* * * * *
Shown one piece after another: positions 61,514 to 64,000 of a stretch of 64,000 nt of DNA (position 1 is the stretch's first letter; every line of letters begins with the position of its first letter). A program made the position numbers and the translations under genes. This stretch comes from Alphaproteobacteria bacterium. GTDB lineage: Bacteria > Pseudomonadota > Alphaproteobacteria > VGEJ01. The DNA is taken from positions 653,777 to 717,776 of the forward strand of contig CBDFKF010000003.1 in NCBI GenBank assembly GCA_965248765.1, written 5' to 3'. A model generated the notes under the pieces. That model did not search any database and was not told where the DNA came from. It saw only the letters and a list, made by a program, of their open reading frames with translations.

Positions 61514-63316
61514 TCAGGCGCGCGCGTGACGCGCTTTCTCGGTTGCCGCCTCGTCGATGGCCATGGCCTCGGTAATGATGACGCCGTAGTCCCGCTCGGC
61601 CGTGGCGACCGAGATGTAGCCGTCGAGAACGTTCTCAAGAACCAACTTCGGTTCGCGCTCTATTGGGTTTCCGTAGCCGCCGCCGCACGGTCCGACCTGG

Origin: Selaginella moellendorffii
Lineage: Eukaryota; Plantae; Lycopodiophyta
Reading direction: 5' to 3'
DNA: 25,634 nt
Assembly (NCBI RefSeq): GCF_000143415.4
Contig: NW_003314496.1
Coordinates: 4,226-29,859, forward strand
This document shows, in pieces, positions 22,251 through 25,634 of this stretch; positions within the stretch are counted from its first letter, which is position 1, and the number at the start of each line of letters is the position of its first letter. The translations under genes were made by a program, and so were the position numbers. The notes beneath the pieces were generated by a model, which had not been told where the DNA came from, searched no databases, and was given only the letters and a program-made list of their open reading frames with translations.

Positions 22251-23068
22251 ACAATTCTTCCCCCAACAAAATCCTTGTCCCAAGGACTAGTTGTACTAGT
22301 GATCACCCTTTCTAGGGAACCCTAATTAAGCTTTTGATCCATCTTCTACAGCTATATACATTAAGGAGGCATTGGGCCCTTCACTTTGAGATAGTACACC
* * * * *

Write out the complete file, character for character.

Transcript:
Shown one piece after another: positions 61,514 to 64,000 of a stretch of 64,000 nt of DNA (position 1 is the stretch's first letter; every line of letters begins with the position of its first letter). A program made the position numbers and the translations under genes. This stretch comes from Alphaproteobacteria bacterium. GTDB lineage: Bacteria > Pseudomonadota > Alphaproteobacteria > VGEJ01. The DNA is taken from positions 653,777 to 717,776 of the forward strand of contig CBDFKF010000003.1 in NCBI GenBank assembly GCA_965248765.1, written 5' to 3'. A model generated the notes under the pieces. That model did not search any database and was not told where the DNA came from. It saw only the letters and a list, made by a program, of their open reading frames with translations.

Positions 61514-63316
61514 TCAGGCGCGCGCGTGACGCGCTTTCTCGGTTGCCGCCTCGTCGATGGCCATGGCCTCGGTAATGATGACGCCGTAGTCCCGCTCGGC
61601 CGTGGCGACCGAGATGTAGCCGTCGAGAACGTTCTCAAGAACCAACTTCGGTTCGCGCTCTATTGGGTTTCCGTAGCCGCCGCCGCACGGTCCGACCTGG

Origin: Selaginella moellendorffii
Lineage: Eukaryota; Plantae; Lycopodiophyta
Reading direction: 5' to 3'
DNA: 25,634 nt
Assembly (NCBI RefSeq): GCF_000143415.4
Contig: NW_003314496.1
Coordinates: 4,226-29,859, forward strand
This document shows, in pieces, positions 22,251 through 25,634 of this stretch; positions within the stretch are counted from its first letter, which is position 1, and the number at the start of each line of letters is the position of its first letter. The translations under genes were made by a program, and so were the position numbers. The notes beneath the pieces were generated by a model, which had not been told where the DNA came from, searched no databases, and was given only the letters and a program-made list of their open reading frames with translations.

Positions 22251-23068
22251 ACAATTCTTCCCCCAACAAAATCCTTGTCCCAAGGACTAGTTGTACTAGT
22301 GATCACCCTTTCTAGGGAACCCTAATTAAGCTTTTGATCCATCTTCTACAGCTATATACATTAAGGAGGCATTGGGCCCTTCACTTTGAGATAGTACACC